Column: There’s no such thing as Trumpism without Trump

President Trump at a rally surrounded by people.
President Trump at a rally in Valdosta, Ga., on Saturday in support of Sen. David Perdue (R-Ga.) and Sen. Kelly Loeffler (R-Ga.).
(Getty Images)

In the aftermath of President Trump’s 2016 victory, many supporters of the president wanted to construct an ideological worldview that would — they hoped — not only supplant traditional conservatism but, as the wave of the future, redefine American politics.

As an intellectual project, it was close to a complete bust. For instance, Julius Krein started a journal, American Affairs, with the goal of providing an intellectual framework for Trumpism. As I noted at the launch, coming up with a coherent and consistent ideological program for a president who, as a point of pride, eschews ideological coherence and consistency is an impossible balancing act. Either you defend the ideas or you defend the man, you can’t really do both because Trumpism was never an ideological phenomenon, but a psychological one. No wonder that six months later, Krein, to his credit, withdrew his support of Trump and said he regretted voting for him.

Other outlets tried the same thing, and — unlike American Affairs — ended up simply becoming cheerleaders and “Trumpsplainers” that start with the conclusion Trump is right and then work backward to prove it.


Now, in the wake of Trump’s defeat, the project to create Trumpism-without-Trump has been reborn as electoral analysis. Trump supporters claim that he bequeathed to the right and the country the makings of a new, multiethnic, workers party.

It’s a convenient conclusion for those who’ve argued all along that “Republican elites” were too “stubbornly moored to laissez-faire fundamentalism and limited government as an end in itself,” in the words of Newsweek’s Josh Hammer, a leading proponent of this theory. Yet, he writes, it “is the Republican Party that disproportionately represents a multiethnic, non-college-educated working class.”

There’s obviously some truth to this. The erosion of the old Franklin D. Roosevelt coalition, with the white working-class migrating toward Republicans, and college-educated suburbanites inching toward the Democrats, has been a long-standing trend for decades. Trump accelerated these trends. What was new — and surprising — was how Democrats lost some ground with people of color, particularly Latino people.

But this theory, which has already received endorsements from presidential wannabes like Sens. Marco Rubio (R-Fla.) and Josh Hawley (R-Mo.), seems like just another version of starting with the conclusion and reasoning backward.

First, contrary to the hype, Trump’s performance with Black voters and even Latino voters was not so earth-shattering. Exit poll data are not entirely reliable, but since they’re what many proponents of the new workers party theory are basing their analysis on, they’re worth looking at.

Trump received 12% of the Black vote, 32% of the Latino vote, and 34% among Asian Americans. In 2004, George W. Bush received 11% of the Black vote and 44% of both the Latino and Asian votes. An increase of 1% among Black voters and a double-digit decrease among Latino and Asian voters is not exactly a seismic event. More important, unlike Trump, Bush not only won reelection but won the popular vote.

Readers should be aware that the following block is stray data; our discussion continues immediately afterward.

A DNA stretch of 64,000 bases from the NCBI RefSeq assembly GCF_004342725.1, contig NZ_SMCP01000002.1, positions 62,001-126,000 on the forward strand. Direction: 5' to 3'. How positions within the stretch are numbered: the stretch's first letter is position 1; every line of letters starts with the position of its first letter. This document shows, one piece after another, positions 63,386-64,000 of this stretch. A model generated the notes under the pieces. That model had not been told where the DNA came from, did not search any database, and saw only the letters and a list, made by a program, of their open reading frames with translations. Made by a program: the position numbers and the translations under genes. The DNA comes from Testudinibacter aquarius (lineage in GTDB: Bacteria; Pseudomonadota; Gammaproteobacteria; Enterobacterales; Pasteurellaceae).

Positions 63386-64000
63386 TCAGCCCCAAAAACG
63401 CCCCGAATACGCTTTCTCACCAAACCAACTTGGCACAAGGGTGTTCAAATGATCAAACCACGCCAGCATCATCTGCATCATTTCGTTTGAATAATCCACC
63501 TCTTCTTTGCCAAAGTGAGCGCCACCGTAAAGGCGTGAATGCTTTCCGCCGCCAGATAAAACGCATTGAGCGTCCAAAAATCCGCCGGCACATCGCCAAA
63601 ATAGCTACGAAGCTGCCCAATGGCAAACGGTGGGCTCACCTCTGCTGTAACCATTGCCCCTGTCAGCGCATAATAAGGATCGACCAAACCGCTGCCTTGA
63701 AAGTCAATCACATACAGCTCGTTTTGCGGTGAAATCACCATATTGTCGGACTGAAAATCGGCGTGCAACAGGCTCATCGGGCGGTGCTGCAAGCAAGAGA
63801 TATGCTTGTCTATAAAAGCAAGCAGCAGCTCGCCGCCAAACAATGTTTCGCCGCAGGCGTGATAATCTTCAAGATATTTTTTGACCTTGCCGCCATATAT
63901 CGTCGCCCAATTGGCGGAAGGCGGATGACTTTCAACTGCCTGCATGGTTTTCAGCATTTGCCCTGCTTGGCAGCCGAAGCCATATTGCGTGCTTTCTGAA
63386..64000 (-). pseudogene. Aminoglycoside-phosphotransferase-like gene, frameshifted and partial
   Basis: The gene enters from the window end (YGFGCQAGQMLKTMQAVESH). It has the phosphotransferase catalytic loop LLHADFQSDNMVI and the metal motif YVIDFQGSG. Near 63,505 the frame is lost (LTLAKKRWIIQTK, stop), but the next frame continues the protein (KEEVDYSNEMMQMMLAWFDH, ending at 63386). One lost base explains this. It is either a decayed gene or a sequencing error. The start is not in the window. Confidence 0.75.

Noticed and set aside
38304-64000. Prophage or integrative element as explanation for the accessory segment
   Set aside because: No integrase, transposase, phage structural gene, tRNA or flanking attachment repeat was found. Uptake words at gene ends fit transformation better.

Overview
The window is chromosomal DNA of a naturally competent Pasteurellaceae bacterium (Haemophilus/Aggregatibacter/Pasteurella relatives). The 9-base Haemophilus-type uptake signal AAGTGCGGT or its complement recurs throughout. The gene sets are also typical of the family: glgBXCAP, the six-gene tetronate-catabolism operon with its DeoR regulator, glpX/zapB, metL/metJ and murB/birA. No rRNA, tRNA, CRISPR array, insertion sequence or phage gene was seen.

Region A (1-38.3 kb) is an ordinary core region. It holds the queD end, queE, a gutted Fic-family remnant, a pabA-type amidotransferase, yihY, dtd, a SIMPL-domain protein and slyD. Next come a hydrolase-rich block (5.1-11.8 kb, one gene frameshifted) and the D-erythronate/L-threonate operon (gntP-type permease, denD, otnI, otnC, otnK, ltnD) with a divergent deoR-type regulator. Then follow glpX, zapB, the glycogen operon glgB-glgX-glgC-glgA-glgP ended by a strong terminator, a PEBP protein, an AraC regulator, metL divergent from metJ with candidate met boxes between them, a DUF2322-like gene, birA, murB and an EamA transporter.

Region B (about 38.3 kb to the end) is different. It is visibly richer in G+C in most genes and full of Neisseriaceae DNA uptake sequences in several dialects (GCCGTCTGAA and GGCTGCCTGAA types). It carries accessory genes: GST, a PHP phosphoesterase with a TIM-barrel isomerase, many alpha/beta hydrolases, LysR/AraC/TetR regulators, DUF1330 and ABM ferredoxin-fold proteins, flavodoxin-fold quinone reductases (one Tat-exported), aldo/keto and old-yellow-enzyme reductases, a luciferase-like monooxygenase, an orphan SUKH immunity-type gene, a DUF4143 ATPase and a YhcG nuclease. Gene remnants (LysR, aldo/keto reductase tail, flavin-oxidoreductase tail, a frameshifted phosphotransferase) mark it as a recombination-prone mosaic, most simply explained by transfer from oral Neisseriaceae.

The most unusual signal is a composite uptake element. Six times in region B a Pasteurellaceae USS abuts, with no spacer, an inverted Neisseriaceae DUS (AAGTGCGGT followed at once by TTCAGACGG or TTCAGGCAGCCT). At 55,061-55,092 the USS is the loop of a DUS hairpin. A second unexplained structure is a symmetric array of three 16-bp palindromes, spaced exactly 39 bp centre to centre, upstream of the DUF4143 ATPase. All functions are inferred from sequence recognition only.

As for this new working-class party, whatever that means, it’s worth noting that the average showing among union households for GOP presidential candidates since 2000 is about 41%. Trump got 40% in 2020, down 7 points from 2016.

Moreover, there’s very little in Trump’s record that suggests his support among voters had much to do with pro-worker policies. Deregulation, conservative judicial appointments, corporate and income tax cuts: This is ambrosia for the “Zombie Reaganite” elites, the kind who are “stubbornly moored to laissez-faire fundamentalism and limited government.” The most aggressive policy Trump pushed in the name of the American worker was protectionism, which ended up hurting more workers than helping, and made free trade more popular.

In short, the problem with seeing the Trump coalition as the foundation of Trumpism without Trump rests on the same misdiagnosis of intellectual Trumpism. It assumes there is more to Trumpism than his entertainment value, his thumb-in-the-eye attacks on the media, and his stoking of resentment. That is a hard model to replicate. Who among the current GOP hopefuls could fill one of his rallies? I mean, Mike Pence could repeat Trump’s lines — just as I could sing Beyonce’s songs — but that doesn’t mean people will show up to listen.

From the outset, Trump’s 2016 coalition was a minority coalition in terms of the popular vote, but it was almost perfectly distributed to take the electoral college. It might have worked again in 2020, except for the fact that Trump ignited an anti-Trump coalition much larger than the pro-Trump one. Going forward, the demographics of the electorate are moving in the wrong direction for the GOP.

The proponents of a new Trumpy Republican Party are certainly right about many of the Democrats’ shortcomings and vulnerabilities. There’s just very little evidence that Zombie Trumpism is the best way to exploit them.